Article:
The new film from Disney, Tim Burton and Johnny Depp takes on the much loved L. Frank Baum books and… Wait. What? It’s actually Sam Raimi and James Franco? We’ll start again.
Forgive us the levity there but everything in the lead up to the release of Oz The Great and Powerful has screamed Burton & Depp – namely the hyper-realism, fairytale quirkiness and colour overload.
Acting as a “prequel” (no, stay with us), to the classic 1939 Judy Garland film, the story sees circus illusionist Oscar Diggs, played by the aforementioned Franco (127 Hours), on his journey from Kansas to the land of Oz (via, of course, a tornado).
Here Oscar, also known as Oz, hooks up with Finley, a talking monkey, a China Girl and a cauldron of witches – Theodora, Evanora and Glinda. Now, these gals are a rum bunch with each one telling a different story than the other, but it becomes apparent who is wicked and who is good.
It’s a simple tale of good versus evil as Oz gets his gang together along with Glinda, played with supreme syrupy loveliness by Michelle Williams (My Week With Marilyn), to take on the might of Theodora and Evanora. The former sees the beautiful Mila Kunis (Black Swan) tear the screen apart as she goes from likeable witch in red (bit of a clue there), who’s also got a thing for Oz, to the spurned Wicked Witch of the West. Whilst the latter finds Oscar-winning actress Rachel Weisz (The Constant Gardener) in top form and just as nasty.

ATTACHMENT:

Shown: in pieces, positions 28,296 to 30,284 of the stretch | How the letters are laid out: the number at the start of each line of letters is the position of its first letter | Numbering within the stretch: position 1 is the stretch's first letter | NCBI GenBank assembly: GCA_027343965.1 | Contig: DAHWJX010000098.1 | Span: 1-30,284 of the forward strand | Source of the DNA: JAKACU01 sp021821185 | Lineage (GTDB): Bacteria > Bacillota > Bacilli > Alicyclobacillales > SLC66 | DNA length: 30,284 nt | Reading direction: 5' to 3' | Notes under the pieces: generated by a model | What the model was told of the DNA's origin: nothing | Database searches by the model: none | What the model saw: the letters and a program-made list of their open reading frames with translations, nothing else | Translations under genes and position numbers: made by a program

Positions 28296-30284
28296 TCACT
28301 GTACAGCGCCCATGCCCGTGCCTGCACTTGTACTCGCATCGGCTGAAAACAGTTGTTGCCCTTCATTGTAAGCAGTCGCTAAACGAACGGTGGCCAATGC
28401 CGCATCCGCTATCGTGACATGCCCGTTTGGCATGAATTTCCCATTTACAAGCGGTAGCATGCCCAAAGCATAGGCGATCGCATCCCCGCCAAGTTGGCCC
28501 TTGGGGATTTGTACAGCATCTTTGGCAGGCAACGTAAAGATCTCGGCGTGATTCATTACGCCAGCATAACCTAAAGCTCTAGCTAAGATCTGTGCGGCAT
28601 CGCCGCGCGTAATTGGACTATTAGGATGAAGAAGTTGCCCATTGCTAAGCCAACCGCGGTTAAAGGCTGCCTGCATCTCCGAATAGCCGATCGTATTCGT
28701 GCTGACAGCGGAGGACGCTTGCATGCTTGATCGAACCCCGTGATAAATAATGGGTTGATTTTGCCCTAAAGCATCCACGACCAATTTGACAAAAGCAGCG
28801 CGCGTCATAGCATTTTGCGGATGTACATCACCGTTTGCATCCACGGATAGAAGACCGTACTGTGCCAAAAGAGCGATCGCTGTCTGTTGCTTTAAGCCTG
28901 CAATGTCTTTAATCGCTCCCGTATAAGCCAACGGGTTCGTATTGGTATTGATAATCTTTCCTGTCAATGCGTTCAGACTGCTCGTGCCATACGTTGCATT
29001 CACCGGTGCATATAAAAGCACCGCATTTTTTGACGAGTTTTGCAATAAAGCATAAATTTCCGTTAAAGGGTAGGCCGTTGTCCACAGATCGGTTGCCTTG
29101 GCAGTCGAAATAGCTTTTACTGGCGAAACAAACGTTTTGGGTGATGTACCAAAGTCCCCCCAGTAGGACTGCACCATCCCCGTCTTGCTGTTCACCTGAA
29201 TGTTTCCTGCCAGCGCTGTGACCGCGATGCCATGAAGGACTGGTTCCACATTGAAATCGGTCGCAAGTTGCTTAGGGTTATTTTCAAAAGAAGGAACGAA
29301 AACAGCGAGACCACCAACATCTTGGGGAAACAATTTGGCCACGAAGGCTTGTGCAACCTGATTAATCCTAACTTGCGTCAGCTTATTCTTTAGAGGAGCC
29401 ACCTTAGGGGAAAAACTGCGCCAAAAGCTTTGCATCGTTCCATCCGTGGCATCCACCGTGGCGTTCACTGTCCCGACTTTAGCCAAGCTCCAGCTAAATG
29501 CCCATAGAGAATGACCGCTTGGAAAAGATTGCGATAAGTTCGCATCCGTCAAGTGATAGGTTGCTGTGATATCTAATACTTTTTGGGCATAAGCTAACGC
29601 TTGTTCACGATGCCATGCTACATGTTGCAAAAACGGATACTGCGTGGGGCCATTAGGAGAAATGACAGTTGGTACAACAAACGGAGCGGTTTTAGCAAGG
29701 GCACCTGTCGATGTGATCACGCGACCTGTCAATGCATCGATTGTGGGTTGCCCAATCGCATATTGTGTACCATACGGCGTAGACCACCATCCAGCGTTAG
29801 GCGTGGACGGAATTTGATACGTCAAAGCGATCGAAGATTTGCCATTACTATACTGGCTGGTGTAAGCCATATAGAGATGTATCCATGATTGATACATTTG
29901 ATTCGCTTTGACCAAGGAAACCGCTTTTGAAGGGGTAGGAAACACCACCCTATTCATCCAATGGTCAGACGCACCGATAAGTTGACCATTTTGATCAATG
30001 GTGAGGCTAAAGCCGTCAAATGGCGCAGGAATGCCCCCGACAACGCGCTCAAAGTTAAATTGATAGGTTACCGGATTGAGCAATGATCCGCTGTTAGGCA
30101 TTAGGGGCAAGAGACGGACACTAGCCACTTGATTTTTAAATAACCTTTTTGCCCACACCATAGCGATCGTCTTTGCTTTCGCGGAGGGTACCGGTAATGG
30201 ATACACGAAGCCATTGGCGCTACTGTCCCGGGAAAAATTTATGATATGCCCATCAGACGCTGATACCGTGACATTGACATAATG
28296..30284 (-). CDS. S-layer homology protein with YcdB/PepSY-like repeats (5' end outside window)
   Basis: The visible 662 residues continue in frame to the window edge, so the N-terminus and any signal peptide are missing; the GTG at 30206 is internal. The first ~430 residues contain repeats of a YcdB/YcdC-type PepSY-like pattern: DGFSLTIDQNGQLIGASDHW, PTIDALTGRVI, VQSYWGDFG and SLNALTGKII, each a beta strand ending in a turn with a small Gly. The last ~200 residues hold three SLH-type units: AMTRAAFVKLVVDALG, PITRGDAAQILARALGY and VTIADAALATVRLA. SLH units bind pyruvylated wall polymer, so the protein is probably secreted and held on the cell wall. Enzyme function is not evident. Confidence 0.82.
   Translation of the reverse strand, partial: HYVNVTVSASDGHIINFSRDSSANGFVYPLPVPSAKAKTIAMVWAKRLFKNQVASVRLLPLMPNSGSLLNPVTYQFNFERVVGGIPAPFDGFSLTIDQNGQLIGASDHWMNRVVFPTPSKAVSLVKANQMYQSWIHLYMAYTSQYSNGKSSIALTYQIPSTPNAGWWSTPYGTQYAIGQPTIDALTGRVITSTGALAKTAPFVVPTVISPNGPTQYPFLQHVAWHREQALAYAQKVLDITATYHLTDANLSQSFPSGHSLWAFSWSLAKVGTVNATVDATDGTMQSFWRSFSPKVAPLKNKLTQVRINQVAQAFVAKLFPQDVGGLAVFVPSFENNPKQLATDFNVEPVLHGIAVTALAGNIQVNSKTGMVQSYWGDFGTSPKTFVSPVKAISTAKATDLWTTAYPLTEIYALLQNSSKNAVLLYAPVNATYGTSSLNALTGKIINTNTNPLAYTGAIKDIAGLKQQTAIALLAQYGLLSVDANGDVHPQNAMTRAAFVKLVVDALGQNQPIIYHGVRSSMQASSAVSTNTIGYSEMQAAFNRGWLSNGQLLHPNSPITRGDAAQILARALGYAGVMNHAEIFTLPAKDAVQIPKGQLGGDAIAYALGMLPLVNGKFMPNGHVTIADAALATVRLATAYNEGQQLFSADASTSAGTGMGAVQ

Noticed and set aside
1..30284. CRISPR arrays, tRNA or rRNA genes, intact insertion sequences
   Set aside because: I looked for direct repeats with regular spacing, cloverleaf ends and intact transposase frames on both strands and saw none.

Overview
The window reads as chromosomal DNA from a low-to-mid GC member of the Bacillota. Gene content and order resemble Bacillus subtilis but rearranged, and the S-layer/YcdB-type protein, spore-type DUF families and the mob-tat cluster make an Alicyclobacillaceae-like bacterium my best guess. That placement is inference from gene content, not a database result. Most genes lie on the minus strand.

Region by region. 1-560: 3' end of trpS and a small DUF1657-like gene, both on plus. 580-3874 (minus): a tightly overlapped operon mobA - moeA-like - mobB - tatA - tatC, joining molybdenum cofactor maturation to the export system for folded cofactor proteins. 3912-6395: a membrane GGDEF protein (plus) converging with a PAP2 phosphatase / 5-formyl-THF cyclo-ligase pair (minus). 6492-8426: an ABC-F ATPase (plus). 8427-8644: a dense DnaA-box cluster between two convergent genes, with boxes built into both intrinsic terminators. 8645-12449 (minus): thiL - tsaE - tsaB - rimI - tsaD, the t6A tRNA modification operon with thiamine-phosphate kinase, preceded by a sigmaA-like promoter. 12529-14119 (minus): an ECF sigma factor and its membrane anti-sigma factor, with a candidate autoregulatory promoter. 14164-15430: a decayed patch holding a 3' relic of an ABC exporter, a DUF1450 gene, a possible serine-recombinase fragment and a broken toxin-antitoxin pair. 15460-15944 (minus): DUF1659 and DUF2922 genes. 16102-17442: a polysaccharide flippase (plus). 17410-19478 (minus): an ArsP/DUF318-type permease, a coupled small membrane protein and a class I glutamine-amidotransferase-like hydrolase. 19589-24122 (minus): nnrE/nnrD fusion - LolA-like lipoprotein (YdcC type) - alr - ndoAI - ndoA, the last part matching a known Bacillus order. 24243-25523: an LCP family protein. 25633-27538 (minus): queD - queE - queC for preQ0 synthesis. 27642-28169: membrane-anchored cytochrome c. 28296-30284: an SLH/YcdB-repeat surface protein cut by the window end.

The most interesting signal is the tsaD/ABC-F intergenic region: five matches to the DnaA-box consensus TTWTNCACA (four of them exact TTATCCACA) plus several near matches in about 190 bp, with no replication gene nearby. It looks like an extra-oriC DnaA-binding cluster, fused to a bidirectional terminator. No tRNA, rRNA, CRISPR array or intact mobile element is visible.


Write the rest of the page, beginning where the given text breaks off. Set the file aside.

Both Kunis and Weisz steal the show, as villains often do. Kunis, in particular, has the more interesting journey of the two and makes for both a superbly cute love interest and also the traditional hat-wearing, broom-riding witch.
James Franco also puts in an engaging performance as the titular Oz, being a slightly unlikeable rascal and then a hero.
In fact, one of the film’s best scenes comes in the form of Oz’s reveal as the “wizard” in a satisfyingly rousing climax. Though the CG-heavy nature of the film and its magical, unreal quality may leave some cold, it’s a tribute to the original which also portrayed a similar visual aesthetic.
The scare factor, for younger viewers, is present too. Raimi plays the film in a family manner though sticks in some frights and slightly horrific imagery (tears burning the skin of Theodora, for example).
Oz The Great and the Powerful includes some memorable moments and the cast are top notch, revelling in the hyper-realism of the piece but there’s a lack of cohesion as the film begins to feel like a bunch of neat and pretty set-pieces. It’s certainly not a disservice to The Wizard of Oz (and the jump from black and white to a different aspect ratio is an appreciated touch), but it’s also most definitely not its equal.
An interesting attempt that falls short but will entertain nonetheless.
Released in UK cinemas on Friday 8 March 2013.